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Talking baseball

By Lisa Fabrizio
web posted July 3, 2006

Sports in America are a funny thing. Average Americans who love sports are often dismissed by their betters in academia as rednecks and worse; especially the few yahoos who get carried away when their teams win it all. Unless of course, these celebrations take place in inner-city areas where the populace is assumed to be merely venting frustration at cruel Republican repression

Angered by their inability to court the NASCAR dads they so thoroughly disdain, liberals urge us to embrace soccer, a sport whose rabid and often racist supporters make American fans look genteel by comparison. It is comical that they think that should we ever truly take the game seriously--committing our best athletes and becoming a major force--the rest of the world would love us more. Forget George Bush creating terrorists, how about the U.S. winning the World Cup?

No, we will stick to baseball. It was famously said by historian Jacques Barzun that "Whoever wants to know the heart and mind of America had better learn baseball." This was true for many years and hopefully will be again, but not until we are rid of blights on the game like foul-mouthed White Sox manager Ozzie Guillen and his ilk.

Ozzie GuillenMost baseball writers, at least those at the major dailies, are just as liberal as their political counterparts. Sports Illustrated gushed over the fact that after the Sox captured the World Series trophy, Guillen took it "back to his native Venezuela in a jet furnished by President Hugo Chavez." Hugo Chavez!

Until very recently, these writers were enjoying a love affair with Guillen. His machismo and quotability were the toast of the baseball world. Why? His speech is vulgar and overflows with all the latest obscenities so loved by the intelligentsia; a kind of cuddly Latino Lenny Bruce. An example of his keen stylings so admired by the press, are the kind words he had for former teammate Maglio Ordonez:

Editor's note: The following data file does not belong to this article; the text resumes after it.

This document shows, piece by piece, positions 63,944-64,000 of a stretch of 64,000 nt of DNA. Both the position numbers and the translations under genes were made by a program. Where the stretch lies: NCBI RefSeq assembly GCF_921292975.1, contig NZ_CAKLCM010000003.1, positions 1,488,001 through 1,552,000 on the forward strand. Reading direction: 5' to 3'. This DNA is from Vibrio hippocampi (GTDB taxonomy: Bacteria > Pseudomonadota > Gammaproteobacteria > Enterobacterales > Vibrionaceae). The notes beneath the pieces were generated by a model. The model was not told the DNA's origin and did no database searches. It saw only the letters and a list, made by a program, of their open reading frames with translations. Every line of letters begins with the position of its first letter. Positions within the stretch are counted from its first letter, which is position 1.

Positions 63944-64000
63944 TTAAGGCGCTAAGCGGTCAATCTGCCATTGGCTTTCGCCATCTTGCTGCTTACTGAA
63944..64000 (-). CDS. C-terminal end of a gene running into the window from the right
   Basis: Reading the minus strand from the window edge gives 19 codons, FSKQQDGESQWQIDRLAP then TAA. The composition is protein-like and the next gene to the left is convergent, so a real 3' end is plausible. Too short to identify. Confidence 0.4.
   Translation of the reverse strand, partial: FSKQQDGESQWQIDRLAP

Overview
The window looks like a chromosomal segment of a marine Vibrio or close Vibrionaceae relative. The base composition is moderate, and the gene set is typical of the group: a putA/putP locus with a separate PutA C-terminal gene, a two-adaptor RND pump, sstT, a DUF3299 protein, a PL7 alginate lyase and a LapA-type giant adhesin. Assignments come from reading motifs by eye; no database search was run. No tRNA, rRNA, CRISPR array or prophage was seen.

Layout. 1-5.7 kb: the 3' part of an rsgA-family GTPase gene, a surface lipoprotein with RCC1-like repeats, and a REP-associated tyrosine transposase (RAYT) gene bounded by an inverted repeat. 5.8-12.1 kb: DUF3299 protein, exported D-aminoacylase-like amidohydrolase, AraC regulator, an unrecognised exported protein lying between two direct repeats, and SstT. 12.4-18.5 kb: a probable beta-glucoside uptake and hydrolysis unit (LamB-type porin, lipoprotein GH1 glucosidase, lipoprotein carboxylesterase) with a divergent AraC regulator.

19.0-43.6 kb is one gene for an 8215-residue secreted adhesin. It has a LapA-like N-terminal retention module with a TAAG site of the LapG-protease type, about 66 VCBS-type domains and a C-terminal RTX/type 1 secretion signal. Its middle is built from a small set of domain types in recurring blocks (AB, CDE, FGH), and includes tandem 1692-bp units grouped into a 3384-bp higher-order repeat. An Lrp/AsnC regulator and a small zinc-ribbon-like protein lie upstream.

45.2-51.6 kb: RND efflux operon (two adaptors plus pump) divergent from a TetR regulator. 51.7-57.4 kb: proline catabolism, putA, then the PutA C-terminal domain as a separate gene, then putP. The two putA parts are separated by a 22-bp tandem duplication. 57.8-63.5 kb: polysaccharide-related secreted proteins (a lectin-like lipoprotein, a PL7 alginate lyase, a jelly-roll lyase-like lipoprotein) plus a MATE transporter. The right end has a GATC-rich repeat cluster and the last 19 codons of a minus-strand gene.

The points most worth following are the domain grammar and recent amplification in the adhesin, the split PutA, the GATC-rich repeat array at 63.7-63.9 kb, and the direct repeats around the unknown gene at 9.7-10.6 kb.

He's a piece of (expletive). He's a (expletive), that's what he is. He's another Venezuelan (expletive). (Expletive) him. He has an enemy. Now he has a big one. He knows I can (expletive) him a lot of different ways. He better shut the (expletive) up and play for the Detroit Tigers.

While it's always been true that most baseball men have been known to wrap their tongues around an obscenity or two, it's most likely that these words were used off-the-record as modifiers and not central to a highly public press conference. Interestingly, one of the above modifiers was the word 'Venezuelan', which would have been a no-no had it been uttered by a white manager.

But no matter; this crudity was of course viewed as part of the package liberals assume must accompany Latino immigrants to this country and so must be applauded. That is, until he brought it to bear against the unassailable. Speaking tenderly of Chicago sportswriter Jay Mariotti, with whose column he took exception, Guillen said, "What a piece of (expletive) he is, (expletive) fag."

Gone was the air of impermeability that had shielded him from the poison pens of the Politically Correct, as he was damned with predictable outrage. Even the usually spineless Bud Selig weighed in with the following: "Baseball is a social institution with responsibility to set appropriate tone and example. Conduct or language that reflects otherwise will not be tolerated. The use of slurs embarrasses the individual, the club and the game."

So Bud Lite is fine with the gansta rap behavior exhibited daily by many ballplayers and celebrated gleefully by ESPN. He's unconcerned with the soft porn ads of MLB sponsors which are shoved nightly down the throats of our children on TV. And he doesn't seem at all fazed by the reprehensible language that flows like a torrent from the mouths of Guillen and others in full public view: unless it's directed at homosexuals.

As Mr. Barzun pointed out long ago, America's culture and baseball are deeply intertwined; the one has always influenced and reflected the other. If the drug-enhanced, egoistic, sex-driven, unsportsmanlike and utterly uncivil manner in which the game now conducts its affairs continues, then woe be to the great game of baseball and our good country.

Lisa Fabrizio is a columnist who hails from Connecticut. You may write her at mailbox@lisafab.com.


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